I like the idea of a game where failure is more entertaining and rewarding than success. Tune the difficulty so you’ll probably have to try several times to defeat an alien attack, but have every failure be a different, amazing display of aliens blowing up the city. Tune it so you’ll probably be able to win before you get tired of watching the aliens win. Winning lets you move on to a new stage with new destruction.

      • DelrueOfDetroit says:

        But then you can wind up in Burnout territory where the frustration of failure makes you resent the nifty physics tricks on display.

  3. MrStones says:

    What’s that old saying?

    When the only tool you have is superpowers, everything starts to look like a satellite :P

  4. PoulWrist says:

    So Michael Bay; the game?

  5. AbsoluteShower says:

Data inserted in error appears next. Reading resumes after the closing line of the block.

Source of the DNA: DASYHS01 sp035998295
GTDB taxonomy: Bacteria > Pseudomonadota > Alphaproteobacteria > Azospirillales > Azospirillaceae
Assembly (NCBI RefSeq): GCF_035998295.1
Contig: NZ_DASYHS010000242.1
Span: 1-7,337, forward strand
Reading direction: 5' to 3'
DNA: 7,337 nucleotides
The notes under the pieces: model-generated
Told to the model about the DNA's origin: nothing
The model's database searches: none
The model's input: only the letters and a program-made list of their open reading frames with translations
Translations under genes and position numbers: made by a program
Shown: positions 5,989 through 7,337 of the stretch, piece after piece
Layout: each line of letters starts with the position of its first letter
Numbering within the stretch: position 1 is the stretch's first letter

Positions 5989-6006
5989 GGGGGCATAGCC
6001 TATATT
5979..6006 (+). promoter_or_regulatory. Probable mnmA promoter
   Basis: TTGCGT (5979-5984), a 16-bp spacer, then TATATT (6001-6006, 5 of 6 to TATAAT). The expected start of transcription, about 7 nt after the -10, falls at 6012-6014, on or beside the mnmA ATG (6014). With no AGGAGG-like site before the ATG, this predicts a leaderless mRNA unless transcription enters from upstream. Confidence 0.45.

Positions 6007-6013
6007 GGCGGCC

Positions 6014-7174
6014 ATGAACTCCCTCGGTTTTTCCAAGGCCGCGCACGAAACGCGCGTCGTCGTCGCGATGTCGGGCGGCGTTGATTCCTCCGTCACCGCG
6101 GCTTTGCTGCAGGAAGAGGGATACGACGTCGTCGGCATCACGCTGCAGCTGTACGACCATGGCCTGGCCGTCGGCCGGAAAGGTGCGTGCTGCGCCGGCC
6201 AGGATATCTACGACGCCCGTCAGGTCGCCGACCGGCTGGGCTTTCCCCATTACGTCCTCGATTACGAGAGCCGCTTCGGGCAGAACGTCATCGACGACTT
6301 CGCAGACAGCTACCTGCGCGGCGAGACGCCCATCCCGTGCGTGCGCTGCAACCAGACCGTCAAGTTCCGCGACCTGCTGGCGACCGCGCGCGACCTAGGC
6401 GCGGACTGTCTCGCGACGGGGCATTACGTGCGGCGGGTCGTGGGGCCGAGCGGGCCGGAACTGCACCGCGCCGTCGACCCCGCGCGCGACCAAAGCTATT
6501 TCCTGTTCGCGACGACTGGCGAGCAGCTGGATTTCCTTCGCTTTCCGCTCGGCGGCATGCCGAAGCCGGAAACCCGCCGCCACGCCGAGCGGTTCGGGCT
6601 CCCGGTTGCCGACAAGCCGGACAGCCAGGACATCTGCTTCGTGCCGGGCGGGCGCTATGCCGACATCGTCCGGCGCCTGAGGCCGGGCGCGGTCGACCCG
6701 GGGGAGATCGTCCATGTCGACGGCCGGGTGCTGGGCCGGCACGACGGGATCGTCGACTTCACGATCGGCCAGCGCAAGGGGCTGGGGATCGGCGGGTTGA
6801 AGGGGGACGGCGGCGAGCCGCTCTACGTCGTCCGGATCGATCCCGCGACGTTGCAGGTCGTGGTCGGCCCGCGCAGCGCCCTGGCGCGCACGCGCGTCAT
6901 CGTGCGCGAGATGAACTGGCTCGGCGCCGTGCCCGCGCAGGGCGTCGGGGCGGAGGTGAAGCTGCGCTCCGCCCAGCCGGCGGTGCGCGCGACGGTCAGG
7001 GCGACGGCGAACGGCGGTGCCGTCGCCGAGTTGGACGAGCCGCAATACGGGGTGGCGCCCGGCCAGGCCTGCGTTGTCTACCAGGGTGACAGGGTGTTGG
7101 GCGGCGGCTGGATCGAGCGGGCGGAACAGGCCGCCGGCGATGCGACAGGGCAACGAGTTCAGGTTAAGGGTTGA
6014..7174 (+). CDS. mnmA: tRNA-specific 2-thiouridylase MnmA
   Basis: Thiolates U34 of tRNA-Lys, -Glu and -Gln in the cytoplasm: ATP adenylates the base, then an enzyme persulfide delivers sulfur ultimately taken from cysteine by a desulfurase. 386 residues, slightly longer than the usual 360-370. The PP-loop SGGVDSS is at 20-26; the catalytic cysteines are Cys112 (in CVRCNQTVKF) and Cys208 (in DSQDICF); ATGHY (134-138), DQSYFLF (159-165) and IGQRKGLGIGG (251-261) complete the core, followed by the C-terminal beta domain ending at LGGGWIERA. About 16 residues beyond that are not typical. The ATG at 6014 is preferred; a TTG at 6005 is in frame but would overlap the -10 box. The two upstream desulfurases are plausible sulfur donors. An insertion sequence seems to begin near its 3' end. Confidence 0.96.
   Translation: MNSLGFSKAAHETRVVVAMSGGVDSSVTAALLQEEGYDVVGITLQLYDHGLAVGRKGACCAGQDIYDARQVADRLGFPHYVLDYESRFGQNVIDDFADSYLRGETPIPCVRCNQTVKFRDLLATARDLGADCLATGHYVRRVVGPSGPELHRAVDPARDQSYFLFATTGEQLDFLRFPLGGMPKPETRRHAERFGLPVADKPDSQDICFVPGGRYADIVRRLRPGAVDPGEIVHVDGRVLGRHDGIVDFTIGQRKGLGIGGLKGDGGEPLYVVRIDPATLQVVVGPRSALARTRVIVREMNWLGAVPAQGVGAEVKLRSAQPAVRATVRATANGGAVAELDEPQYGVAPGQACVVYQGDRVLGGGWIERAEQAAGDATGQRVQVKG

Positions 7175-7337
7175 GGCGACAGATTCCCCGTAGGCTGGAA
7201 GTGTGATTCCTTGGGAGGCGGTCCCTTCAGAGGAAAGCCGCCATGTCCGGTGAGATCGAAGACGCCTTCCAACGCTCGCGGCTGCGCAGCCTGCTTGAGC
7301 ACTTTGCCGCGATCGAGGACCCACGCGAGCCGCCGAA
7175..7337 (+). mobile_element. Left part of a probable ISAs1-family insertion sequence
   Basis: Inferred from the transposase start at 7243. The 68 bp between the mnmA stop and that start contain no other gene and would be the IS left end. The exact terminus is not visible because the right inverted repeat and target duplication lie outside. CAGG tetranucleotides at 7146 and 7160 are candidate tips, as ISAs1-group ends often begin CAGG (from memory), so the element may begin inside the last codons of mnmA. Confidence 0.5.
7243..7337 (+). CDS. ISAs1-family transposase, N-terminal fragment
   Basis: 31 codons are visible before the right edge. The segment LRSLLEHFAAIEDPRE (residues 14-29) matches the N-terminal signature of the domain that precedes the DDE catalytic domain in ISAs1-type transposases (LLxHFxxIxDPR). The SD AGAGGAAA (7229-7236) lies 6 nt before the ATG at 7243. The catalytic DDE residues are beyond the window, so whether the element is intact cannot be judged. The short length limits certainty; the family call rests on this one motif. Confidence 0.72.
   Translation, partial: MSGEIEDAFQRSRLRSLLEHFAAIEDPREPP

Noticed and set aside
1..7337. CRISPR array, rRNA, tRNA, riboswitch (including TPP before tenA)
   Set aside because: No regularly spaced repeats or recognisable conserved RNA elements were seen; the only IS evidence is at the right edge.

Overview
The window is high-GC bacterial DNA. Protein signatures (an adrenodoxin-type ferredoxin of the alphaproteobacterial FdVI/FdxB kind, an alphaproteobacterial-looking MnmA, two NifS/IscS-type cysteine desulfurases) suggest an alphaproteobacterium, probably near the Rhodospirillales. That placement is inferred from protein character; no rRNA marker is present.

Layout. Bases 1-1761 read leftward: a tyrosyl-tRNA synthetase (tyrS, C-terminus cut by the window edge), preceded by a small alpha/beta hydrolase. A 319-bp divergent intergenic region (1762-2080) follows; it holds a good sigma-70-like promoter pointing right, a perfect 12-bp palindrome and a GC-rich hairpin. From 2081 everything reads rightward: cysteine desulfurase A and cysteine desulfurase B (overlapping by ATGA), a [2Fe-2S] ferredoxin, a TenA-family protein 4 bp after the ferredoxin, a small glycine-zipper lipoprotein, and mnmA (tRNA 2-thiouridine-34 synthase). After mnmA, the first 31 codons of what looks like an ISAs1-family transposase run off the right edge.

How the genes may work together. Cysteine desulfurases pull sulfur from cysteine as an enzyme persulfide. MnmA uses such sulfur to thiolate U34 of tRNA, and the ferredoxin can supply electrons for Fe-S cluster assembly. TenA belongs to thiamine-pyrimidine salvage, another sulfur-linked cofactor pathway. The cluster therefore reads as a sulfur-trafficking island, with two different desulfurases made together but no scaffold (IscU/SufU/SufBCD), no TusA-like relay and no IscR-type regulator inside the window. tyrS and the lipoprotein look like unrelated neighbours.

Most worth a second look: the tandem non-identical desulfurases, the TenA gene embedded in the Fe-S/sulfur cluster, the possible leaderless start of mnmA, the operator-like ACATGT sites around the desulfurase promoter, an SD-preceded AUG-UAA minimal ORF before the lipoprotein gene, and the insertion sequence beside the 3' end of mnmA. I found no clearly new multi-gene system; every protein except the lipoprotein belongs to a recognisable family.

The BF:Bad Company series had great destruction too, it’s a shame it got neutered by BF3

  6. harley9699 says:

    “…more lenient in the destruction it allows, perhaps incorporating some sort of measure of your heroics as a result of the harm you do or don’t cause, rather than putting in resets when you over-step the limits. ”

    This. Having to restart each time you go over the damage ‘limit’ would be an instant turnoff (probably uninstall after a few times) for me. Needs to be more of a ratings system or something. Plus, obviously the ability to replay that part if you want a better grade/score/medal/promotion, whatever you gain from beating that particular part. Or, replay it because you just want to. Other than the restrictions, the game looks cool indeed.

  7. harley9699 says:

    Maybe your score/grade should be based on how much survived—how much stuff wasn’t blown up.

    • April March says:

      Fail enough and you start to switch from Golden Era comics to 90’s grimdark comics. The ultimate mark of your incompetence will be your character growing a mullet.

  8. DelrueOfDetroit says:

    Well at least we have a game engine should they ever decide to make an Invincible game.

    One can hope right?

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  10. Asurmen says:

    Could you explain why the targeting and movement didn’t work together with VR in more detail?